Jane Hurst


Jobs in the ECO market are on the rise. If you are looking for a new job in one of these careers you will need to have a good cover letter and resume. People usually pay more attention to their resumes, but their cover letters are just as important. Here are eight tips for writing an ECO job cover letter.

  1. Research– Before beginning your cover letter you should research the company where you are applying. Find out who their hiring manager is and what their mission statement is. Look for key words at their website and be sure to see what they are doing to proactively help the environment. The more information you have, the better your cover letter will be.
  2. Correct address – Make sure you address the letter correctly. You do not want your resume going to an incorrect address. Double check that you have spelled the name of the hiring manager correctly. You will be addressing the letter to the hiring manager. If you cannot find the name of the hiring manager, you can address the letter to the company and write “To whom it may concern” as the heading.
  3. Heading– Make sure your heading – your name and address above the company’s name and address includes your personal website and your LinkedIn address along with your snail mail address and your email. Be sure to read over this information in case you accidentally write something incorrectly. If the hiring manager tries to get in touch with you and they cannot because the information you provided is incorrect, they will just put your cover letter and resume aside.
  4. Basics– Single space your cover letter and align to the left. Use one inch margins and choose your font wisely. This is a business document and you want to be sure your font is legible and business like. No comic sans. While you should single space this document, you should double space between paragraphs and sections. Format your cover letter in a business style and do not exceed one page.
  5. Introduction– Start your cover letter by introducing yourself and let the hiring manager know which job you are applying for. Sometimes companies have more than one position open and if you do not specify which position you are applying for your resume will be put aside. This is the time your research into the company will come in handy. Let them know what skills you have that will match the job. If you can use keywords from the company website that will help keep the hiring manager’s attention.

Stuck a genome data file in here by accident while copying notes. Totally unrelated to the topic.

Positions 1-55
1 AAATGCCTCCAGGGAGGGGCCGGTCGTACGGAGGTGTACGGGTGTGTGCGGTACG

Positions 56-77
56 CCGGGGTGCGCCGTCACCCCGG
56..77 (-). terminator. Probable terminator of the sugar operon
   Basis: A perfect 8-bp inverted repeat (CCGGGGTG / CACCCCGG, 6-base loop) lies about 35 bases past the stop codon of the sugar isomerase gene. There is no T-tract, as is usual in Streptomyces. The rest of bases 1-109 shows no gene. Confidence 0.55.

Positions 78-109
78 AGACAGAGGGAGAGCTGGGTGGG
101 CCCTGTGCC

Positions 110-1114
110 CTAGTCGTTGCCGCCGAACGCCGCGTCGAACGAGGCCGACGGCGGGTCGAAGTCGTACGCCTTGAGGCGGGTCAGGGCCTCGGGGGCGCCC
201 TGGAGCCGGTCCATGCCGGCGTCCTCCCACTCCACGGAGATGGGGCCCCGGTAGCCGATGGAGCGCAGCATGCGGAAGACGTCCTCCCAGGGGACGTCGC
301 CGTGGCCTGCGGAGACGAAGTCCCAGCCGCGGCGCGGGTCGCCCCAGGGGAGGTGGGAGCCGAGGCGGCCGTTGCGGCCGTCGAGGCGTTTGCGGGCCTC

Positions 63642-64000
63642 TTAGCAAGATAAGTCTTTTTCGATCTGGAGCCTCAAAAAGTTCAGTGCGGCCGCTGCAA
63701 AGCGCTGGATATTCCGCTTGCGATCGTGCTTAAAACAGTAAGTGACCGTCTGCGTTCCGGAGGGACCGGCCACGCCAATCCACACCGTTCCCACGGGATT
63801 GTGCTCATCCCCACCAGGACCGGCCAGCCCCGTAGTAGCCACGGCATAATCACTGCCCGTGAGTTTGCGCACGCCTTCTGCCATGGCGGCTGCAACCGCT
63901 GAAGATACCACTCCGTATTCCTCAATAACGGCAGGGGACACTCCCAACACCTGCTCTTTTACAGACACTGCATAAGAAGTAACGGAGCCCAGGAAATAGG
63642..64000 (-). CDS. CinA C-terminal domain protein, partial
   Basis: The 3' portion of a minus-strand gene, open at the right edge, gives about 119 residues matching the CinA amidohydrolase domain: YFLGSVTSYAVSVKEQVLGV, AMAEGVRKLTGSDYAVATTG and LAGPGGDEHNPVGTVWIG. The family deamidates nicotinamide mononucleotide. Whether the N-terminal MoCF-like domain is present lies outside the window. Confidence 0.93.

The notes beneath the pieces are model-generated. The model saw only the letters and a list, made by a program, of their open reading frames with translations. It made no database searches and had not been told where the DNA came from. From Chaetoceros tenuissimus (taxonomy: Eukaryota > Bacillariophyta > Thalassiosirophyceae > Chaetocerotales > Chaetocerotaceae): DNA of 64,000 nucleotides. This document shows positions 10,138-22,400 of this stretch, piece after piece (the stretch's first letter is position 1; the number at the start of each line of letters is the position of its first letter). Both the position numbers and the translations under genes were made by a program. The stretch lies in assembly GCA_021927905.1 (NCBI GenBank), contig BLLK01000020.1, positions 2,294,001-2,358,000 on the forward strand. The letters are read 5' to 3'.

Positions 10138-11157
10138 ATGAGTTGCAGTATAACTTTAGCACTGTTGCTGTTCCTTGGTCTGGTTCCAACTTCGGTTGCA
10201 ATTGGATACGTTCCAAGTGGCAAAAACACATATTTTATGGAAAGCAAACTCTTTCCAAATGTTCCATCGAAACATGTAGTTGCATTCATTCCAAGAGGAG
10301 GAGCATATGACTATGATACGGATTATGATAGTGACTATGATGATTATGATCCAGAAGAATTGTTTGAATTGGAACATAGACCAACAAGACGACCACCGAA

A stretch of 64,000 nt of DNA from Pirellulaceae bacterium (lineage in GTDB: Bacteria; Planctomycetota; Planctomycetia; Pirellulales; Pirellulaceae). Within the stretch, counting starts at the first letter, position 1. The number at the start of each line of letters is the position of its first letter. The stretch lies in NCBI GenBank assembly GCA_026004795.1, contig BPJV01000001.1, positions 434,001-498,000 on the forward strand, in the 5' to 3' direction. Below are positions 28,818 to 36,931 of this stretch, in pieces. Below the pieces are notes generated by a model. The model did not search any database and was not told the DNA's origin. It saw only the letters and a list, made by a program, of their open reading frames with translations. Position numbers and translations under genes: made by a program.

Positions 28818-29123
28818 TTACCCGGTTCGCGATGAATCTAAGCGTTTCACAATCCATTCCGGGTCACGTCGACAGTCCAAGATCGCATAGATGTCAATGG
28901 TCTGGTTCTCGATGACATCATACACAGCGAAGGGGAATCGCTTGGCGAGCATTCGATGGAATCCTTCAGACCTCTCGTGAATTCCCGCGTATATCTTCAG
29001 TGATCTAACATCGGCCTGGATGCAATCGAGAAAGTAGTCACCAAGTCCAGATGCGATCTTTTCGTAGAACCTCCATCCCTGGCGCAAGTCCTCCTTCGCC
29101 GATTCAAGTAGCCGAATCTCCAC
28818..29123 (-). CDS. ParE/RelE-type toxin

6. Body– This is where you will explain why you want to work for the company. You should briefly include any work you have done (volunteer or otherwise) that has been good for the environment. Also you should show specific reasons why you want to work for the company. For instance, if it is a small company you can say you enjoy collaboration within a small group. Use your research to shape this part of your cover letter.
  7. Close– You want to end your letter with a simple but commanding statement. Invite the hiring manager to call you. Be sure to include your phone number and email again so the hiring manager does not have to search for them. Keep your closing short and simple. Make sure to double check your call back information to be sure it is correct. You can suggest that the hiring manager check out your personal website that will have more information about you than your cover letter and resume combined. If you do not have a personal website, consider developing one. This is a great addition to a resume and cover letter.
  8. Prepare– Start preparing your resume. Make sure it is accurate and legible. Be sure to highlight any classes, work, or certificates that pertain to the job you are looking for. You also want to proofread both your resume and cover letter and make sure you have no mistakes. Make sure everything is lined up and formatted well. Also take the time to prepare for an interview. Make sure you have something appropriate to wear and quiz yourself using interview questions you can find online. Take a deep breath and put your best self forward.
Jane Hurst is a writer, editor and avid traveler from San Francisco, CA.